Concrete Canvas Shelter

A solution to temporary soft skin shelters that are generally used following a natural disaster, the Concrete Canvas shelter can provide a more permanent structure that is both a fire proof and sterile environment.  This ‘building in a bag’ consists of concrete cloth material that is prefabricated onto an inflatable plastic interior anchored by steel doors on either end.   Follow the break to watch a video describing the process.


Postage Stamp Architecture

TNT Post, the Dutch postal company has collaborated with the Netherlands Architecture Institute to develop a new line of postage stamps that feature both monumental works and experimental projects.  More about the postage stamps, from previous NAI director Aaron Betsky following the break.


The Indicator: Non-Architectural Background


According to Architecture I have what you might call a Past. I never thought I did, but there you go. I do. What I mean precisely is that at one time I had a life that did not revolve around architecture. I’m one of those suspicious Non-Architectural Background types—or a person from the realm of the Non-Architectural Background.

Architecture has found ways to accommodate people like me, but at times it is still an uncomfortable accommodation. Architecture likes to view itself as cosmopolitan, cultured, and intellectual, but when it comes face to face with individuals who have educations and experiences of non-architectural sorts it doesn’t always know what to do with us.

More after the break. (more…)

Abandoned Homes Haunt Spain’s Banks

© Lourdes Segade for The New York Times

About an hour car ride outside of Madrid, , is a tiny rural village that just a few years ago had high hopes for an abundant housing market. is now an example of the economic crisis that has affected the growth of cities. With an excess of 250 row houses, of which only 50 are settled, bad debt has caused these new homes to fall into disrepair with concrete chipping off the buildings, stolen piping, radiators and doors and ghostly empty streets.

Read on for more information after the break. (more…)

Transitional Shelter Design Study in Haiti by MICA

© Laurel Cummings

In March of 2011, a design-build class from the Maryland Institute College of Art (MICA) received a grant in support of their efforts to design a shelter for disaster relief. The money from the grant was used to travel to to see conditions on the ground, 14 months after the earthquake that reportedly amassed some 230,000 fatalities.

The goal of the trip was to investigate the myriads of different shelter construction projects still ongoing as Haiti transitions from the emergency tents and tarpaulins that still populate the landscape, into temporary housing for the foreseeable future until permanent housing can be provided through rebuilding.

One of the more ambitious and impressionable projects we came across was the UberShelter.


The Indicator: In Praise of Clutter

Worry about what was never said / 2011 / acrylic on canvas / 22" × 28"

In 1933, the eminent, genre-bending Japanese novelist, Junichiro Tanizaki, composed a landmark essay on aesthetics entitled, In Praise of Shadows. It is more stream of consciousness than formal essay, part epic poem, part cultural theory. It revealed something different about the obvious; something deeper about the overlooked qualities of space and light. It led us by the hand back into the value of darkness.

Wendy Heldmann’s paintings also explore the obvious and seemingly unimportant, leading us into the abandoned, post-production, end-of-term architecture studio. This world is heaped with the artifacts of architectural exploration: scraps of paper, foamcore, laser-cut acrylic sheets, cardboard coffee containers, plastic bottles still partially filled with colorful liquids, dusty respirators, demolished models, battered, smudged monitors, chairs overturned onto tool trolleys, the spidery arms of darkened desk lamps. All of this becomes worth looking over again.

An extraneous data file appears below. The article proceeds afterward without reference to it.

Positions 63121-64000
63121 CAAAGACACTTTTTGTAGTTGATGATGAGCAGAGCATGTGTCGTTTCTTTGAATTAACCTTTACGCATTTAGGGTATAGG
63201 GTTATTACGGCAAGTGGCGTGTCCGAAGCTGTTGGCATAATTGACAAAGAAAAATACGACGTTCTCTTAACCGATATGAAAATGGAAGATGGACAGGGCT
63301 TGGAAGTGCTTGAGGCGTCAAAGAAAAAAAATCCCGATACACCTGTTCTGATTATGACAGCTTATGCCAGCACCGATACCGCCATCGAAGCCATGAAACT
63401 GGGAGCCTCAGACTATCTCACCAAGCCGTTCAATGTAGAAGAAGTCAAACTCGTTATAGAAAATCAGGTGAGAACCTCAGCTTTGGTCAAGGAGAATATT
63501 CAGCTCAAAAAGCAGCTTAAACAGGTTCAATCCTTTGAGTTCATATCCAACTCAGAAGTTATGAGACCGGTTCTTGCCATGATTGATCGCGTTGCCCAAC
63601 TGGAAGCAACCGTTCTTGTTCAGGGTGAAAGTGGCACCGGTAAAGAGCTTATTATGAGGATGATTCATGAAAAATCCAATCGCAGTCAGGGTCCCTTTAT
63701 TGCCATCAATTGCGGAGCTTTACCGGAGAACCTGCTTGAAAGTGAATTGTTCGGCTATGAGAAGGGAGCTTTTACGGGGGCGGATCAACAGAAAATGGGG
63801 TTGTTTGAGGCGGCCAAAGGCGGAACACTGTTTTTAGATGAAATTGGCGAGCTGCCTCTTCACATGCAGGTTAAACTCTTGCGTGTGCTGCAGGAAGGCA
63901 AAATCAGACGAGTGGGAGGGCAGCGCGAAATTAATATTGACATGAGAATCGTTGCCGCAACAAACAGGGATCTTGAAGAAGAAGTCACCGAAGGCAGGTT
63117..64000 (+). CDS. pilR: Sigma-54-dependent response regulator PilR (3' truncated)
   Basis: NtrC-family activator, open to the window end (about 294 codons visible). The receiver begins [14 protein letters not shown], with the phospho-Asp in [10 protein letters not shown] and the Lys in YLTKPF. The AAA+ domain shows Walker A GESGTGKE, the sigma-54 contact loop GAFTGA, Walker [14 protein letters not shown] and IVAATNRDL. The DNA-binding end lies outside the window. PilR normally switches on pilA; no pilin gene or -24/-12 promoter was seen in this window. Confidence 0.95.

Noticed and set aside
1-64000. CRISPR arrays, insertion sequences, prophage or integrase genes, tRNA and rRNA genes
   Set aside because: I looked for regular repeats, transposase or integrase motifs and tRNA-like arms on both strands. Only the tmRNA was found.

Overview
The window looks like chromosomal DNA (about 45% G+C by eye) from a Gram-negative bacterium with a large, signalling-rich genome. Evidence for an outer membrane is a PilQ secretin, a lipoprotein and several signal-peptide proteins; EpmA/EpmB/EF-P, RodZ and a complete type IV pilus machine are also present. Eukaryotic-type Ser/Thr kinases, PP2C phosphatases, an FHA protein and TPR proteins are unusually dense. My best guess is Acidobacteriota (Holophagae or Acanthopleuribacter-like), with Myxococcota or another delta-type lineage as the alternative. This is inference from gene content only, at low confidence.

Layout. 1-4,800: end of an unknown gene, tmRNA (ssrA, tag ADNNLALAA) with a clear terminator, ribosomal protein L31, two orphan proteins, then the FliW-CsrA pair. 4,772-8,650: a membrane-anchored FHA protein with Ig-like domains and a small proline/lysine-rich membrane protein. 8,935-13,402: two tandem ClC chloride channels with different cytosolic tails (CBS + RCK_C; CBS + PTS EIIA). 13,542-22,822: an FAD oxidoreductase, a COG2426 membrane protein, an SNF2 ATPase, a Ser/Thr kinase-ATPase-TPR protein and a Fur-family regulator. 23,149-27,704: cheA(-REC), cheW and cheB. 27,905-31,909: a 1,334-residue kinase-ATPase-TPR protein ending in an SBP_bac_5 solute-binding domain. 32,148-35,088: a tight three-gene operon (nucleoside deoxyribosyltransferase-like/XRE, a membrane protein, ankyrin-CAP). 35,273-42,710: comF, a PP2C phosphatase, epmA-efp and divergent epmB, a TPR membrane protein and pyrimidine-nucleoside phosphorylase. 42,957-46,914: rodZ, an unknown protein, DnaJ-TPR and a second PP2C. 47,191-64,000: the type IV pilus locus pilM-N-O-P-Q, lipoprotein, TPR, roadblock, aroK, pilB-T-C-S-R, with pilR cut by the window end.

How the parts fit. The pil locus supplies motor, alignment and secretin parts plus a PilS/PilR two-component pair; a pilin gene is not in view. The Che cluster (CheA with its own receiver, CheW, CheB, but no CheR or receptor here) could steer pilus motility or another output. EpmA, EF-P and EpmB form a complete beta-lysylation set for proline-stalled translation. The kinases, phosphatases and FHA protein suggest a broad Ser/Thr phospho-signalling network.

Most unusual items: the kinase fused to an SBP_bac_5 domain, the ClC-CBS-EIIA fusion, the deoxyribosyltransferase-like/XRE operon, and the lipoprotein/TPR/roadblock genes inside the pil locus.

More after the break. (more…)

Call for Ideas: projectChristchurch

The Catholic Cathedral - © NZPA / David Wethey

Kyle Lewis, an architecture student at CPIT in Christchurch, NZ, shared with us a call for design to help rebuilt Christchurch after last February’s . Here’s the message:

As you may know, an earthquake has destroyed most of the Christchurch City Centre and many of the surrounding suburbs. We want to rebuild with a plan for a sustainable future but we need help getting there. Put simply: We need advice, experience, know-how, and designs on the best ways to implement sustainable change. We have the energy of the people and support of the government with $15 billion earmarked for the rebuild. But we lack visions for how a sustainable city will look and function. We know solutions exist and invite the contributions and experience of designers from around the world. A socially, economically and environmentally sustainable city is not beyond our capacity. Can you help us get there?

It is my hope that collaborations between local and global communities will have the power to enact change. We are using Reddit as our central meeting place. Reddit is an online community that has gained notoriety for its ability to solve real-world problems. Can our local community and the reddit community work together to design solutions? Can we tap the greater global wisdom to address our community’s needs? Specifically we are asking for proposals. These can be submitted to our page on reddit: or emailed directly to (

Water Towers of Ireland


The now empty and abandoned water towers presented here are part of a selection of photographs gathered by James Young, a final year architecture student, as part of a research project. With the help of the MacCarthy Memorial Scholarship from the School of Architecture at UCD, he has compiled a list of about 200 towers, with nearly thirty visited and photographed. Like other architectural building types that have been abandoned, what can architects do with water towers such as these? If no longer in use, what can be done to take advantage of these stand along structures? Let us know what you think. More images after the break. (more…)